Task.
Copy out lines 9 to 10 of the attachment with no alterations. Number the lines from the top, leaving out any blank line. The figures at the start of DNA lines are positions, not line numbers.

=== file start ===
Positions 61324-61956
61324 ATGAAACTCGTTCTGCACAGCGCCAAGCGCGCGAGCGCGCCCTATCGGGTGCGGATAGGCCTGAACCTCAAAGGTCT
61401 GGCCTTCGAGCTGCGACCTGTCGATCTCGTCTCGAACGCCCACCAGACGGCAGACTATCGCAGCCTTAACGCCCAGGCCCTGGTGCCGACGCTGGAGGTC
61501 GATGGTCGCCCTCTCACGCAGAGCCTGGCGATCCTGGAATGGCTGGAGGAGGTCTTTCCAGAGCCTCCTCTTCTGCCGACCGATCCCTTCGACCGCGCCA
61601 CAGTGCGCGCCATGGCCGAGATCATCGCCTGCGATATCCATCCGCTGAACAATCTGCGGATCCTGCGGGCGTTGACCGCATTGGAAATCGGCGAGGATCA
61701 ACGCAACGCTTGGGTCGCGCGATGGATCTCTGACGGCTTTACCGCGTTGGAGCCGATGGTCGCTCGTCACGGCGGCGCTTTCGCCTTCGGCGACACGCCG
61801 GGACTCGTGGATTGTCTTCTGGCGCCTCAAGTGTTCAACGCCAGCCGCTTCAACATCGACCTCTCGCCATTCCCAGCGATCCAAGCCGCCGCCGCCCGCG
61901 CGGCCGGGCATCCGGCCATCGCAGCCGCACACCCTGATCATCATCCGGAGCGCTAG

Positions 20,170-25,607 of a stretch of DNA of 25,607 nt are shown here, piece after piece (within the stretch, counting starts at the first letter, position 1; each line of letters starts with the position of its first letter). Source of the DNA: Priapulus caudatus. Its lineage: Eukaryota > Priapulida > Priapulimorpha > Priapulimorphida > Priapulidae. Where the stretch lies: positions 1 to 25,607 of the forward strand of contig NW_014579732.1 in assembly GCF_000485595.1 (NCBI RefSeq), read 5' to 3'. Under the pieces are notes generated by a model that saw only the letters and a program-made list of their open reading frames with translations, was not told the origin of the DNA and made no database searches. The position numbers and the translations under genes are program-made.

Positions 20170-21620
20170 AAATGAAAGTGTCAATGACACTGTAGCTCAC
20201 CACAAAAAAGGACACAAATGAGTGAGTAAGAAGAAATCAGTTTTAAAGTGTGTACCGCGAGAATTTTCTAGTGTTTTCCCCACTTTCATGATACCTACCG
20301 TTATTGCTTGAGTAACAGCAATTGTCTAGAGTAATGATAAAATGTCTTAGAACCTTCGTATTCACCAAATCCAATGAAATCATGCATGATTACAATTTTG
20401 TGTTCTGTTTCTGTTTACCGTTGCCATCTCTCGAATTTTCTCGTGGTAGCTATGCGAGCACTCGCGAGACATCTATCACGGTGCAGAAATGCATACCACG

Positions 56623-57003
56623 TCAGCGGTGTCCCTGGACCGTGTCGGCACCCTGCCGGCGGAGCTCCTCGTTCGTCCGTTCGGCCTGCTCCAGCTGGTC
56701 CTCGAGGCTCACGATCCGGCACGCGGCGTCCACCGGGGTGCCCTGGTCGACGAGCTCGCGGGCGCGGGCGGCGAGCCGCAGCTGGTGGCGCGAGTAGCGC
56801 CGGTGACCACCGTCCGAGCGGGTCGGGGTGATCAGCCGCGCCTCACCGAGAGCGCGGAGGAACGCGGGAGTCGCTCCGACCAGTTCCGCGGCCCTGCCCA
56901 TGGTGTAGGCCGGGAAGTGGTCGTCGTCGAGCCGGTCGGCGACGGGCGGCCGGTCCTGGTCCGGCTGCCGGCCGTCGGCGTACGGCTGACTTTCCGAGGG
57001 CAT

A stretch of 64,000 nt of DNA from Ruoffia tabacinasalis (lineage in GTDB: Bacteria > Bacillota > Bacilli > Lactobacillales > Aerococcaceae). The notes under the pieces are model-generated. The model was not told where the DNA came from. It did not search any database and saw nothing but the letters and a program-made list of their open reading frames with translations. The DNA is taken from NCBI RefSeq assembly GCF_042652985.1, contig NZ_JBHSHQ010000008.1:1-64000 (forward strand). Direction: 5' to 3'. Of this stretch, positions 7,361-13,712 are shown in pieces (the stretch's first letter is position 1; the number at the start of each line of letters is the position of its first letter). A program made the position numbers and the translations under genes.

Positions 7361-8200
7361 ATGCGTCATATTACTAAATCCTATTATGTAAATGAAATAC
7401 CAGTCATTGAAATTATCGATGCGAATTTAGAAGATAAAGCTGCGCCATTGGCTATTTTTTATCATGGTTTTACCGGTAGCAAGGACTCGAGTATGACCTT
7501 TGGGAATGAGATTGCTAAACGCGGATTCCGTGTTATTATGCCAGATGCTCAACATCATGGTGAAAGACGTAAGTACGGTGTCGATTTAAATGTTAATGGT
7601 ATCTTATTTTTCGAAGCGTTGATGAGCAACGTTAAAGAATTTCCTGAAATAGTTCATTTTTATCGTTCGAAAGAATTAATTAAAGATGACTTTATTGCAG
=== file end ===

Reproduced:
Positions 20,170-25,607 of a stretch of DNA of 25,607 nt are shown here, piece after piece (within the stretch, counting starts at the first letter, position 1; each line of letters starts with the position of its first letter). Source of the DNA: Priapulus caudatus. Its lineage: Eukaryota > Priapulida > Priapulimorpha > Priapulimorphida > Priapulidae. Where the stretch lies: positions 1 to 25,607 of the forward strand of contig NW_014579732.1 in assembly GCF_000485595.1 (NCBI RefSeq), read 5' to 3'. Under the pieces are notes generated by a model that saw only the letters and a program-made list of their open reading frames with translations, was not told the origin of the DNA and made no database searches. The position numbers and the translations under genes are program-made.

Positions 20170-21620